Study shows removal of specific gene makes poxviruses harmless

According to a new study published in the Science Advances journal, the removal of a single gene makes poxviruses—a lethal family of viral infections that spread from animals to humans—harmless.


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During this breakthrough study, investigators from the Spanish National Research Council and the University of Surrey examined the immune response of cells to these poxviruses. Poxviruses, like monkeypox and cowpox, can transmit to humans from infected animals, leading to swollen lymph nodes, fever, skin lesions, and even death.

A genetic material in viruses supports these pathogens to outsmart host cells, allowing the replication and the transmission of the infection. Within the body, cells contain molecules that detect the presence of viruses—at times by recognizing their genetic material—and warn the immune system of an upcoming infection.

Unlike other viruses, poxviruses are extremely unique in that they have huge DNA genomes that are exclusively replicated in the cell cytosol, a region of the cell full of sensors. But scientists are still unclear how poxviruses manage to remain undetected.

In this study, scientists used ectromelia virus (ECTV), which resembles human smallpox, a member of the poxvirus family responsible for causing mousepox. ECTV are known to spread through the lymphatic system of mice to important organs, in which large replication of the virus occurs, leading to instant death of the animal.

During their analyses, the team detected a gene called viral Schlafen (vSLFN), which was identified to inhibit the cell response to the virus genome, rendering the infection silent to the immune system.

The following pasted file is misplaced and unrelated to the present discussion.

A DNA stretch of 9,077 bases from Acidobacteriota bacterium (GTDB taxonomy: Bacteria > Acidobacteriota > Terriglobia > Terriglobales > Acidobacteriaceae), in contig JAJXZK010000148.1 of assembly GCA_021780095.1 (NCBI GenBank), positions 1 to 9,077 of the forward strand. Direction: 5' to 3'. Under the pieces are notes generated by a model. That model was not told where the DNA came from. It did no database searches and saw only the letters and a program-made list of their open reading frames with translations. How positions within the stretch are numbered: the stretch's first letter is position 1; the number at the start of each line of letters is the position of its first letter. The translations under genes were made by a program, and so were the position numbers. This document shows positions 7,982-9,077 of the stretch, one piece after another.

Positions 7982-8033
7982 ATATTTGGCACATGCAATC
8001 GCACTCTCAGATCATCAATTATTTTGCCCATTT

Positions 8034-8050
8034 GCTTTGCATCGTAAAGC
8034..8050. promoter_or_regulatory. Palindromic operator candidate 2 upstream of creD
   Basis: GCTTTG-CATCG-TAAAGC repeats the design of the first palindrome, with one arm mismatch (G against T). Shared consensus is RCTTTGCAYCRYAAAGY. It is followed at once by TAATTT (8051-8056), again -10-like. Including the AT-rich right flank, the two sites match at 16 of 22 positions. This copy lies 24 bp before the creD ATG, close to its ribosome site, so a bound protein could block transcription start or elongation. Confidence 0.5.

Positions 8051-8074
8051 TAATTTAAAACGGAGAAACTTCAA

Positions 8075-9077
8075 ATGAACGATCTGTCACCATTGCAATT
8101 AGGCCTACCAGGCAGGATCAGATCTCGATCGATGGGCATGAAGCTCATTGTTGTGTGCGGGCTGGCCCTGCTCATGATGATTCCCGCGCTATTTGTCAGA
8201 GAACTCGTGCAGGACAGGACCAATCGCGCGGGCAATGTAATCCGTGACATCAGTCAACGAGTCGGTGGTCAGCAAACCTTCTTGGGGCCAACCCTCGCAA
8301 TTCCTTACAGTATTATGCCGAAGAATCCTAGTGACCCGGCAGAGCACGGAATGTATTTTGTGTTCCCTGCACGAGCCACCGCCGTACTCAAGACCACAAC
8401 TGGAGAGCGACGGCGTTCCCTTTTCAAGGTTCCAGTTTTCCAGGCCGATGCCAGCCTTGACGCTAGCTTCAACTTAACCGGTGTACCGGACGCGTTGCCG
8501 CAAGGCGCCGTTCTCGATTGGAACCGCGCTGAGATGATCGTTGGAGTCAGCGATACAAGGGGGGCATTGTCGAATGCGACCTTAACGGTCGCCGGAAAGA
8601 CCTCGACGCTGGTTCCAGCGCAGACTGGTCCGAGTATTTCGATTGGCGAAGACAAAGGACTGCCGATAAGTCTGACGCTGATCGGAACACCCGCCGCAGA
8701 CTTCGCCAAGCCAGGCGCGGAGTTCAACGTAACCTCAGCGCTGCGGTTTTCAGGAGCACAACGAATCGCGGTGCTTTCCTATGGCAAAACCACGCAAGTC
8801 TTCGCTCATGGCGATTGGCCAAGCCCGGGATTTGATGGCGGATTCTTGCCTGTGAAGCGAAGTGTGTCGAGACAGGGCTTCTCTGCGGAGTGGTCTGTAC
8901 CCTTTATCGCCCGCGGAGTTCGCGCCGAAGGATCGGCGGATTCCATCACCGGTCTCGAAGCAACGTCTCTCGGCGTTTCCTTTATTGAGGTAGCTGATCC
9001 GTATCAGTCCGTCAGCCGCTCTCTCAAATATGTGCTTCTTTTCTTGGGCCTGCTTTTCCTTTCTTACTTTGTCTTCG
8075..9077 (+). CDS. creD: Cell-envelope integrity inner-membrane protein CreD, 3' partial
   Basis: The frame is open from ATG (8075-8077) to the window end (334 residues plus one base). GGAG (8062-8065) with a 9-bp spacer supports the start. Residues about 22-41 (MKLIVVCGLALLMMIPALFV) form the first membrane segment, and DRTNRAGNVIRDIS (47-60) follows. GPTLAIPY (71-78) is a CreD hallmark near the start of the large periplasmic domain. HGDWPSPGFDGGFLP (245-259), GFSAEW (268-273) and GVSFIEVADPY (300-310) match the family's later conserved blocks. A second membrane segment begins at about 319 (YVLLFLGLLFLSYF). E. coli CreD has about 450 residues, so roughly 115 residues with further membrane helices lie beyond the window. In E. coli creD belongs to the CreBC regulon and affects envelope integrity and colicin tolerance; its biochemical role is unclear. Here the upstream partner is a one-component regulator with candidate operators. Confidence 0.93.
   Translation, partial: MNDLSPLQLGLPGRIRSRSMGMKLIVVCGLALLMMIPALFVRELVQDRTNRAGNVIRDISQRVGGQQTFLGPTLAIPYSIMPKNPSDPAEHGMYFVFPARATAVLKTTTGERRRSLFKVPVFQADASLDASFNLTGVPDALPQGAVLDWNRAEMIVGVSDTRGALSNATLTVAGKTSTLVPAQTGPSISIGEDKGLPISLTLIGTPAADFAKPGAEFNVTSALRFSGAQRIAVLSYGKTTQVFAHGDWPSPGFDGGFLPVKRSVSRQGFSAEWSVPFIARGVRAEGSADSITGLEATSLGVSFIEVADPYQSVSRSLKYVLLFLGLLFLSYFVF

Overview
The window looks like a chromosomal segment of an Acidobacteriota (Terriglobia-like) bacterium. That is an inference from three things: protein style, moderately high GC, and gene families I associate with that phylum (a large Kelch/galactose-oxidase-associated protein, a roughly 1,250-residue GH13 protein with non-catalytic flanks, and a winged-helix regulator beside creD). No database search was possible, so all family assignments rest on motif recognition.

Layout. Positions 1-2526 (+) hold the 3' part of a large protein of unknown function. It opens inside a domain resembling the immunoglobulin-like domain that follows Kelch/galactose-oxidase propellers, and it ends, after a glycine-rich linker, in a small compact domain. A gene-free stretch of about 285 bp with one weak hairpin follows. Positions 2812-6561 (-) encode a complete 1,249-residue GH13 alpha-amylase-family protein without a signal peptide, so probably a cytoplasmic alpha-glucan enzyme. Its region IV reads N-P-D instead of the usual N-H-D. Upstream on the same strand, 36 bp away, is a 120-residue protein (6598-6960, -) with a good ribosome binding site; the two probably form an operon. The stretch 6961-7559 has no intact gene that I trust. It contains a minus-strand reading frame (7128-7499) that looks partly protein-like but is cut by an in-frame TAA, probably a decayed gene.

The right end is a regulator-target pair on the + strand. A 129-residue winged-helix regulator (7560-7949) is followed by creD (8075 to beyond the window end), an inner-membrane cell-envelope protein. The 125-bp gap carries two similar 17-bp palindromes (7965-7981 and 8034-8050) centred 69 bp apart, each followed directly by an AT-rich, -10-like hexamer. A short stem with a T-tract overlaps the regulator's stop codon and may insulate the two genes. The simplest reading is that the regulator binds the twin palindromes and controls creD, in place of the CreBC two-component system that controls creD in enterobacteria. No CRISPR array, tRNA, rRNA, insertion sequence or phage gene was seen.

Interestingly, disabling this one specific gene made it impossible to detect the infection, triggering a powerful immune response that safeguarded the animals against doses that are one million times higher than the normal lethal quantity.

After the vSLFN was removed, the researchers observed that animals that had the modified virus were protected from intravenous, respiratory, and subcutaneous infection and all of them survived.

The team also found that the protection was controlled by interferon, a familiar molecule that has strong anti-viral properties, and by natural killer cells, which play a crucial role in the host-rejection of virally infected cells.

According to the researchers, these discoveries will provide a better understanding of how individuals can fight microbial infections and will help enhance the safety and efficacy of anti-cancer agents, vaccines, and gene therapies based on poxviruses.

Viruses, although minuscule, are very complex agents with very sophisticated strategies contained in their genetic material. But it is also this same genetic material that makes them vulnerable to cell recognition. The removal of vSLFN gene protected animal against mousepox, and we believe that that we may see the same results for other poxviruses.”

Dr Carlos Maluquer de Motes, Senior Lecturer, Department of Molecular Virology, University of Surrey

Dr Maluquer de Motes continued, “Our findings reveal the importance of activating the molecules responsible for the detection of the genetic material of microbes in the fight against viruses. In addition, they also suggest that mimicking the action of vSLFN may be a valid strategy to prevent auto inflammatory and autoimmune diseases that are caused when the genetic material of cells is sensed by the immune system, promoting a reaction.”

Viral inhibition of DNA sensing prevents the induction of the type I IFN response and complements another viral mechanism to sequester type I IFN through the secretion of soluble IFN decoy receptors. This highlights the importance of the type I IFN response in the control of immunity.”

Dr Antonio Alcami, Spanish National Research Council

Journal reference:

Hernáez, B., et al. (2020) Viral cGAMP nuclease reveals the essential role of DNA sensing in protection against acute lethal virus infection. Science Advances.


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